Pennsylvania's Joe Lieberman (Rep. Joe Sestak)

This is what happens when we play politics instead of standing up for our principles.

After the House passed health care reform with a strong public option to provide real choice and savings for Americans, Joe Lieberman has killed the public option in the Senate and threatened reform as a whole. He's even refused excessive compromises, including a public option "trigger" and allowing Americans to buy into Medicare at age 55 -- a position he advocated only months ago.

It's a shame that the most important piece of the Democratic agenda has been hijacked by a member of the Democratic Caucus representing a solidly Democratic state, but it's not surprising.


Lesson learned from the pilgrims (Rep. Michele Bachmann)

Credit to Scott Johnson at Powerline for a great Thanksgiving day post featuring the work of Professor Paul Rahe, "one of the academy's foremost authorities on the history of republics." Reflecting on Thanksgiving, Rahe points to the Pilgrims as an example of how we today can better understand how socialism thrwarts hard work and innovation while discouraging what should otherwise be a productive and fruitful society:


The politics of 'yes' (Sen. Michael Bennet)

When it comes to health care reform -- when it comes to lowering costs and finally doing something about the millions of people in this country who live just one medical emergency away from financial ruin -- "no" is not a serious response.

So when John King from CNN asked me if I would vote for health care reform, even if it meant losing my job, it was easy for me to answer.

I said "Yes."

There is no reason we should buy the political scare tactics of opponents who say supporting health care reform is a one-way ticket out of office.


D.C. takes up same day registration, so should Congress (Sen. Russ Feingold)

Today, Virginians will turn out to elect their new governor. Unfortunately, Virginians who are eligible to vote but missed the October 5th registration deadline will not be able to play a role in this important process.

It would be a different story if these Virginians lived in our states, Wisconsin and Minnesota, or any of the seven other states that allow citizens to register and vote on the same day. If they did, merely missing a deadline some 30 days before Election Day -- deadlines that vary widely from state to state -- would not prevent them from exercising their constitutional right to vote.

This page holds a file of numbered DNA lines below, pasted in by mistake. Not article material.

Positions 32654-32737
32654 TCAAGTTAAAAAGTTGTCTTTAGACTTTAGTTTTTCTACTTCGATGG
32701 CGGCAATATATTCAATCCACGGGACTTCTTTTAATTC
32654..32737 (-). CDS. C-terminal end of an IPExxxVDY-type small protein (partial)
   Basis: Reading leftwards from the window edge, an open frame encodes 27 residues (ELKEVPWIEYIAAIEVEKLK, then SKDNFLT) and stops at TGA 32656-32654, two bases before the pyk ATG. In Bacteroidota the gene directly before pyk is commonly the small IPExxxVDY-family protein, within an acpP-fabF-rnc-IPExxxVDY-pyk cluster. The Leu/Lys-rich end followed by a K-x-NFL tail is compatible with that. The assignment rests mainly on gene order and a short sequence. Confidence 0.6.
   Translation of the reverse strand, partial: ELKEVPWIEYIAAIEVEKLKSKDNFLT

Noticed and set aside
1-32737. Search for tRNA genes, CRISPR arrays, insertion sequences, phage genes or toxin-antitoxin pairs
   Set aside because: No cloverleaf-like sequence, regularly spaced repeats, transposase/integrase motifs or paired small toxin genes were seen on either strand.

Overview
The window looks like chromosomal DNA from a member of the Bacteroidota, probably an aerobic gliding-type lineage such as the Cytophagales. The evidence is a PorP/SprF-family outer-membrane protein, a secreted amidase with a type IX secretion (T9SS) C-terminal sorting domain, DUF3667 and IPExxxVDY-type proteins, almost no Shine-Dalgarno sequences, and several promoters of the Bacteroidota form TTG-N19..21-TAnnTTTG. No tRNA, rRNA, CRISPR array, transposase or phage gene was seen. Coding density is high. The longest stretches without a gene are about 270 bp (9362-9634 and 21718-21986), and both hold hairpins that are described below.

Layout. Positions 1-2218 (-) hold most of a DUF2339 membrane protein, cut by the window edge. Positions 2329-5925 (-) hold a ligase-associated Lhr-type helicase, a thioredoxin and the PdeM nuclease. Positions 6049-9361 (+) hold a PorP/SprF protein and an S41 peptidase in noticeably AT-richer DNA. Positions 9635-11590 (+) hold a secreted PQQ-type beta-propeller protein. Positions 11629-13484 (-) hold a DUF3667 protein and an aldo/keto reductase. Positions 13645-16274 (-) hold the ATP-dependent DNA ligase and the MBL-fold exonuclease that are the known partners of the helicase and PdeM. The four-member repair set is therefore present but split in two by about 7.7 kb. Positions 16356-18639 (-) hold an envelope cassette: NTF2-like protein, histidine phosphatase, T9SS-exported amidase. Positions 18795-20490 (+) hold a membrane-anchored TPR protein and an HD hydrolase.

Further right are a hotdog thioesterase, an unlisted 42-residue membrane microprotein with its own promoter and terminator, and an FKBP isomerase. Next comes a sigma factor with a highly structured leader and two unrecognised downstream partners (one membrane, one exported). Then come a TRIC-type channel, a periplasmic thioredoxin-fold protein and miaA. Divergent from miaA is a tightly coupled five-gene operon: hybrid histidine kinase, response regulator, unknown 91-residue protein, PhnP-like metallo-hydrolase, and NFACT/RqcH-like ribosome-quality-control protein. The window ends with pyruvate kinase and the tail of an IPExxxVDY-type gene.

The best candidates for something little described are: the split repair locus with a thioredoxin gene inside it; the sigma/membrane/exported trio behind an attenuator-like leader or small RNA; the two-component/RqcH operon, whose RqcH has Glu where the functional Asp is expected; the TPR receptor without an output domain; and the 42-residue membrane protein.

In 2007, two states, Iowa and North Carolina, adopted Same Day Registration (SDR) proposals. Both states experienced their highest level of voter turnout in decades. Today the DC City Council is scheduled to vote on an omnibus election reform bill that will allow SDR in our nation's capital.


The Big Question: The Scozzafava effect?

Some of the nation's top political commentators, legislators and intellectuals offer some insight into the biggest question burning up the blogosphere today.

Today's question:

Dede Scozzafava drops out of the special election in New York's 23rd district and endorses the Democratic candidate.

What does it all mean? Are there national implications for this weekend's events in New York?

Rep. Michael E. McMahon (D-N.Y.) said:

“This weekend’s events seem to be another example of a growing trend -  that moderate, centrist voices are perceived as not being welcome in the Republican party."

Rob Richie of Fair Vote said:

Most observers are naturally focused on the implications of the battle between Dede Scozzafava and Doug Hoffman for what means about the future  of the Republican Party and how large its tent may be the in the future. But, combined with Chris Daggett's surprisingly strong poll numbers in the New Jersey governor's race, what grabs me about Hoffman's rise and Scozzfava's fall is its implications for voter frustration with the major parties. Hoffman's poll numbers grew large enough to crash through the glass ceiling that can so often suppresses potential third party votes. Daggett seems to have fallen short of that goal ,but in 2010 we may well see more cases of strong independent and third party challenges if the major parties continue to have problems getting the people's business done in Washington. That's healthy for our democracy, as it increases accountability for both individual incumbents and the major parties in general -- we just need voting reforms like instant runoff voting to accommodate increased voter choice.

Rep. Gregory Meeks (D-N.Y.), said:

Democrats are more mainstream and represent middle Americans more effectively as opposed to the conservative Republican that is not in accord with the majority of Americans. This is a clear indication that the Republican party has yet to rebuild itself to represent and address the issues of mainstream Americans in an efficient manner.

Rep. Paul Tonko (D-N.Y.), said:

“What it means is that Dede Scozzafava believes that Bill Owens would be a better member of Congress for the 23rd Congressional District than Doug Hoffman. It means the right-wing candidate in the race is for rolling back policies that would create jobs, improve healthcare and increase our energy security. And it means that there are people, like Dede, in the Republican Party who want solutions to our problems.

...when you consider that for a long time, this seat has been safely in the hands of the Republican Party. The implication is that the President’s messages on health care reform, job creation and clean energy policy are resonating in every corner of the country, and that’s why a democrat is enormously competitive in this race.